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I sat with two of the organisers, debating whether all members of the extended Archer family were insufferably smug. “Pat and Tony can get in the sea,” one of them said, cheerfully.
And maybe, given the possibility of Brexit, even apply for an Irish passport.
Nostalgia and the socialist dream.
Gratitude for past US military assistance should not stop Britain from pursuing its own interests today.
Google's artificial intelligence machine AlphaGo has had shockingly good results - but how AI should be used remains a difficult question.
Franco-British comradeship, anarchy at Shoreditch House and French grub in the Clink.
Plus: Labour wars, sexist bores and Ashcroft's birthday bash.
The plan to transform schools into academies is just the latest evidence that this government has no coherent education policy.
Jeffrey Goldberg’s 20,000-word write-up of his series of interviews with Obama in the Atlantic makes for fascinating reading. But what does it tell us about the president's strategies?
After more than five years of being bruised and bombed, Syrians are using the downturn in hostilities to reassert themselves – and the justness of their cause.
Why do so many gays, and so many British Labour types (particularly so many gay Labourites), enthusiastically support the Democrats’ presumptive presidential nominee, Hillary Clinton?
It’s a convenient refuge for coaches and bosses across sport and business, but “they’re all leaders” is analogous with adding “executive” to everyone’s job title.
Sexist cities, Obama’s killer bathtubs and why you should be listening to the New Statesman podcasts.
On the Queen's views, Tory school reforms and the rising homeless population.
When we speak about generational angst, we should not forget that we are really talking about class, and class expectations.
In 2015 the government's Gateway programme offered 750 refugees the chance to resettle in the UK. Our writer followed one family for six months as they made the journey to England. This article won the feature writing prize at the Amnesty Media Awards in November 2016.
How a survivor of child abuse redefined the limits of athletic endurance.
The controller of Radio 4, on grumpy listeners, budget cuts and government interference at the BBC.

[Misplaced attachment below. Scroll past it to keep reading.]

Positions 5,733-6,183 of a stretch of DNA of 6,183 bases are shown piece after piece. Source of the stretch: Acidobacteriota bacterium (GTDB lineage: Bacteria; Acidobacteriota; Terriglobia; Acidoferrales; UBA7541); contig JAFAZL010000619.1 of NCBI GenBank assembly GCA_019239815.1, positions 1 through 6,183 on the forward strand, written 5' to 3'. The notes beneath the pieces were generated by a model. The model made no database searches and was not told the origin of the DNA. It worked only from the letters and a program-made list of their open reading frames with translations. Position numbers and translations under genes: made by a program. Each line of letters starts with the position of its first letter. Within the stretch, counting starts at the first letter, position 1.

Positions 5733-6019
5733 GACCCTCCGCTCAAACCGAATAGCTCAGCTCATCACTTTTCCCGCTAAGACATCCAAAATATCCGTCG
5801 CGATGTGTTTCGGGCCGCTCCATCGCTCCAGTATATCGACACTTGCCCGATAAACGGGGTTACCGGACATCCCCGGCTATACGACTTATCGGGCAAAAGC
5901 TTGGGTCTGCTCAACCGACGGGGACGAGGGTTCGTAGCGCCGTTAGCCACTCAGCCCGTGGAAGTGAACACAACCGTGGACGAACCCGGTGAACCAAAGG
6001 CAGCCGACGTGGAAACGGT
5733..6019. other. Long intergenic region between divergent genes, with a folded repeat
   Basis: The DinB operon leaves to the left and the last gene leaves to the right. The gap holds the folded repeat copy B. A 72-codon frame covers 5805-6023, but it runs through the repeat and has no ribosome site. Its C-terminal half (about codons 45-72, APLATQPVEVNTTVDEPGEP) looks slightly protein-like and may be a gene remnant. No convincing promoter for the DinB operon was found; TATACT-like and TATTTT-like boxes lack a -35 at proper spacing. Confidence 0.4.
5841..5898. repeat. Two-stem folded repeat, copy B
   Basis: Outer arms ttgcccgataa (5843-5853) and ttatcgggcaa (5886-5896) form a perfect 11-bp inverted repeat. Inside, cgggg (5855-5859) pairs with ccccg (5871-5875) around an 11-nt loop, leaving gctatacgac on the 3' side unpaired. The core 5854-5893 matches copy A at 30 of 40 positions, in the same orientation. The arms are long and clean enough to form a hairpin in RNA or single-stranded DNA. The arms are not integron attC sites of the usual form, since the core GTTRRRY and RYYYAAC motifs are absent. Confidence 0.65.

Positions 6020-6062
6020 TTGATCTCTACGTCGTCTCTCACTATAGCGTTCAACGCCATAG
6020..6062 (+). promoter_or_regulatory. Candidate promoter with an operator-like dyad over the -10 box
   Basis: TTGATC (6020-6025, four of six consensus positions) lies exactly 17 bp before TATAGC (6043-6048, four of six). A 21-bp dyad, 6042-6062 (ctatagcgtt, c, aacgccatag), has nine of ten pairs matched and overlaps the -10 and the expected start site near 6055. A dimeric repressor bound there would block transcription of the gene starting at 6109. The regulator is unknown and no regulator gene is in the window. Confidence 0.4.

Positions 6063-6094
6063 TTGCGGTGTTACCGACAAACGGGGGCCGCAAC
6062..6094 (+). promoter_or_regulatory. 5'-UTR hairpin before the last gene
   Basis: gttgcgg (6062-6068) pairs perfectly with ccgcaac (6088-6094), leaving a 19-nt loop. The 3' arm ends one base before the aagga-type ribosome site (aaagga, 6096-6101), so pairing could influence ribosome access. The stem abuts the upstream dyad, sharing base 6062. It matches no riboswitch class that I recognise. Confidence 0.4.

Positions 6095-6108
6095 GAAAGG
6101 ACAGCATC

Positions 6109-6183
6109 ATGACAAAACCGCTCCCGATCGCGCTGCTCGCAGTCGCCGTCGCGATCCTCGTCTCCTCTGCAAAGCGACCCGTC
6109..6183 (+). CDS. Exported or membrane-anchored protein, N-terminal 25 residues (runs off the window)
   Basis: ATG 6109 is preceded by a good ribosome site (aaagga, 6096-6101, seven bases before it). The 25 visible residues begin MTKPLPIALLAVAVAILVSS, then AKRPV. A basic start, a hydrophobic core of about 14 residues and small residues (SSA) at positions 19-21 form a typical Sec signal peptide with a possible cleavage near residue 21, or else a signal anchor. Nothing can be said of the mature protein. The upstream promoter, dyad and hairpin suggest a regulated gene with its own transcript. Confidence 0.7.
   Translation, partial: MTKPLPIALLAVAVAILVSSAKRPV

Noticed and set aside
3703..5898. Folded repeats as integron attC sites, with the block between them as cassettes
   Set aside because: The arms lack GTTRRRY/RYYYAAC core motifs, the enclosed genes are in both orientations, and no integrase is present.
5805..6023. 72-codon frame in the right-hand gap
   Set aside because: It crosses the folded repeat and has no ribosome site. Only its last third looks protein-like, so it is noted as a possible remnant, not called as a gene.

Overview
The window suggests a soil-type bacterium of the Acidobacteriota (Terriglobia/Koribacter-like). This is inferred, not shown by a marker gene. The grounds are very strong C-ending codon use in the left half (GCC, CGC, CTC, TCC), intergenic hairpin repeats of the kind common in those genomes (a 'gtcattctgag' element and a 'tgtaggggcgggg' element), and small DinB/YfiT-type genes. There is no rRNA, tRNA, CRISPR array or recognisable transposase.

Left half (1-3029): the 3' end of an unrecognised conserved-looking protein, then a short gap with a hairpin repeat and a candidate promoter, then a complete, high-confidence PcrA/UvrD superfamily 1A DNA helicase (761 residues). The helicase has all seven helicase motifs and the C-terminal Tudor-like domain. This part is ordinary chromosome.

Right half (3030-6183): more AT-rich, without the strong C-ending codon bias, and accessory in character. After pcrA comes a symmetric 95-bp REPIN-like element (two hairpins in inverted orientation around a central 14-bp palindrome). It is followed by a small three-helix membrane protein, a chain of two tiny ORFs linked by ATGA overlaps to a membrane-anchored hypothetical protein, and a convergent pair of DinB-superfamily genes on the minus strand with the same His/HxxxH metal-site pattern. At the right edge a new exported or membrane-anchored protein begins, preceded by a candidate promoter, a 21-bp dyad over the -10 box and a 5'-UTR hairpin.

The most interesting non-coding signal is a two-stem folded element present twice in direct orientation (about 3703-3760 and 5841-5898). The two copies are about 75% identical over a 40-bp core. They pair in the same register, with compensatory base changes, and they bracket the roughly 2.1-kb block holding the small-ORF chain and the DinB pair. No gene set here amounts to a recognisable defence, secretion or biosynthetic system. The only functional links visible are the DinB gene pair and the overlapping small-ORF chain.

Tom Bower slays the former Labour prime minister in his latest biography – but is it justified?
A look at the time Charlotte Brontë spent in Brussels revelas a study in creative obsession.
First published in the New Statesman on 23 October 1920.
The Syrian artist Randa Mdah expresses the suffering of a people.
In The Man in the High Castle – now a hit Amazon series – Philip K Dick imagines a Nazi America and a world of infinite realities.
Best friends and the Brontës.
Insects are big this spring, in many different guises.
There's a reason why Ta-Nehisi Coates is currently one of the most high-profile commentators on race in the United States.
Sutherland’s book is one of the funniest and least self-righteous works on addiction that I have read in a long while.
Living in an age of progress, Bosch sent his monstrous creations hurtling back to the Dark Ages.
A Very Expensive Poison: the Definitive Story of the Murder of Litvinenko and Russia’s War With the West by Luke Harding reviewed.
In Dillard’s hands, sand is moulded into an entire world.
One of the most consistent pleasures of Levy’s fiction is her complete resistance to unthinking characters, unthinking female characters in particular.
Michael Punke's The Revenant may have informed last year's Oscar-winning film, but it is both more complex and more honest.
Ben Wheatley’s screen adaptation of Ballard's novel brings its dry wit to the fore.
Plus: why the ending of Happy Valley left me bereft.
BBC Radio 4's adaptation made it sound like Jane and Rochester were in different rooms - and worse, they changed the lines.
Patricio Guzmán's films have brought the story of his country to the world. Yet this latest film lacks the clarity so central to his previous offerings.
“And though sometimes the weather is extreme / It seems no more so than when we were young. . .”
The young are much better than I was at their age; more socially attuned, more quietly confident, and with a wider vocabulary. How they do this without reading books is a mystery to me.
A lifelong campaigner for peace and temperance, she said at an event for the Grove Retreat for Inebriate Women in 1913 that drink adverts should be “stopped in a Christian country”.
When it comes to hot cross buns, I love nibbling round the chewy cross on top like an ill-mannered five-year-old.
As the climate changes, we will mourn the clarity of the idealised spring, whose business in nature is to promote renewal after a period of rest.
Imaginative porntrepreneurs were starting to push the boundaries of what was acceptable, producing increasingly exotic titles such as Orgasms for the Over-Forties and Foreplay for Your Silver Wedding Anniversary.
Part of the fascination of Wenger’s Arsenal is the way an institution can come to resemble a dominant person, with the same blind spots and omissions.
I’ve lost count of how many vines and gifs I’ve had to peer at on a teenager’s phone. Whatever else I shared with my parents, I don’t remember sharing this many laughs.
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